Typhoon Pablo (or Bopha) has left the southern Philippines with millions in property damages, buried homes and families due to landslides, and hundreds of people missing. At least 283 are dead, authorities said Wednesday.
The typhoon is the strongest this year to slam the Philippines, with central winds of 120 kph (75 mph) and gusts of up to 150 kph (93 mph). As it moved out of Philippine territory going west, it was unremitting the beach resorts and dive spot in Palawan island.
When the typhoon made a landfall on Tuesday, the island of Mindanao was badly hit. Hundreds of dead body were discovered in Compostela Valley since the typhoon slammed the region and caused major landslides and floods.
"The waters came so suddenly and unexpectedly, and the winds were so fierce," the Compostela Valley governor, Arthur Uy, told Reuters by telephone.
Lifeless bodies of victims were covered by cloth and banana leaves. Rescuers are still searching for missing people.
"It's hard to say how many more are missing," Maestre said. "We're now searching everywhere."
Philippine President Aquino's Facebook page is updated for whats going on. He is happy to announced that the quicked responsed to natural disasters had a huge improvement.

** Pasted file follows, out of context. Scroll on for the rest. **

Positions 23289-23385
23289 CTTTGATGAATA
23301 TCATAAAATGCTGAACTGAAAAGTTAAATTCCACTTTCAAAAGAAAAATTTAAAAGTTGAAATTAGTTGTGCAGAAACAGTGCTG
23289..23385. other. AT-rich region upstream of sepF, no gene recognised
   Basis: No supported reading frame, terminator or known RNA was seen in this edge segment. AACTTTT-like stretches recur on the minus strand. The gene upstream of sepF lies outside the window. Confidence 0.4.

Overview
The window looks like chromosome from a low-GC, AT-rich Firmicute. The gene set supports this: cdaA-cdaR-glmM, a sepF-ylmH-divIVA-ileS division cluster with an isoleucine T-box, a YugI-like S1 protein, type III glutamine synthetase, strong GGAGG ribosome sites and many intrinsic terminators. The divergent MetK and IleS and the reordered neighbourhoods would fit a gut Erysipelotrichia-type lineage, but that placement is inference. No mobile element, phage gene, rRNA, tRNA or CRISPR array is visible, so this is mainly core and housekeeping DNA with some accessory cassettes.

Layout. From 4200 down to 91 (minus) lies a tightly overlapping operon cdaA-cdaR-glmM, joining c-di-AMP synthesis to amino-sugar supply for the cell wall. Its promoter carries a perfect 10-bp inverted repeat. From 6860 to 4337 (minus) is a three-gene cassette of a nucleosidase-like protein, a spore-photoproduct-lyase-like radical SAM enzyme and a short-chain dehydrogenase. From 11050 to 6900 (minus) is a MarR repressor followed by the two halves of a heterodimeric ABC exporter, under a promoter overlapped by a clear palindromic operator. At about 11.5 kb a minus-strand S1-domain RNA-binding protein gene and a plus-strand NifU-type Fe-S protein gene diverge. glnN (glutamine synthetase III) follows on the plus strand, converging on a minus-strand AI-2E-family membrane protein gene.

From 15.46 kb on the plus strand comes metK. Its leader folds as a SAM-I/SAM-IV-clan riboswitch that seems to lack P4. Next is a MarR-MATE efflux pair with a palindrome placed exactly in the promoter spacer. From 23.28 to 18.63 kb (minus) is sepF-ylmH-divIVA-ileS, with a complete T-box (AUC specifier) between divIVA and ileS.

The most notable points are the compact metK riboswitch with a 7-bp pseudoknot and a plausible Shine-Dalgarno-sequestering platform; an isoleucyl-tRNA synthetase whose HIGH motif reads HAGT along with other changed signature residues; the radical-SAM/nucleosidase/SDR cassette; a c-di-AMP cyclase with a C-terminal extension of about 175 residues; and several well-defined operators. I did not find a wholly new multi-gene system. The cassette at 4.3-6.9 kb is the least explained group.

"Right now, typhoon Pablo is departing the Philippines. I am happy to say that we have made considerable progress in how we anticipate and respond to natural disasters. Just as government has become proactive, I am seeing a greater spirit of cooperation among our fellow citizens. Still, Pablo has taken its toll, and I am confident that those of you who have always been giving generously in the past will take the time to lend a helping hand where it is needed. We are proving to the world that geographical gaps cannot shake the unity of the Filipino people," posted on President Aquino's Facebook page.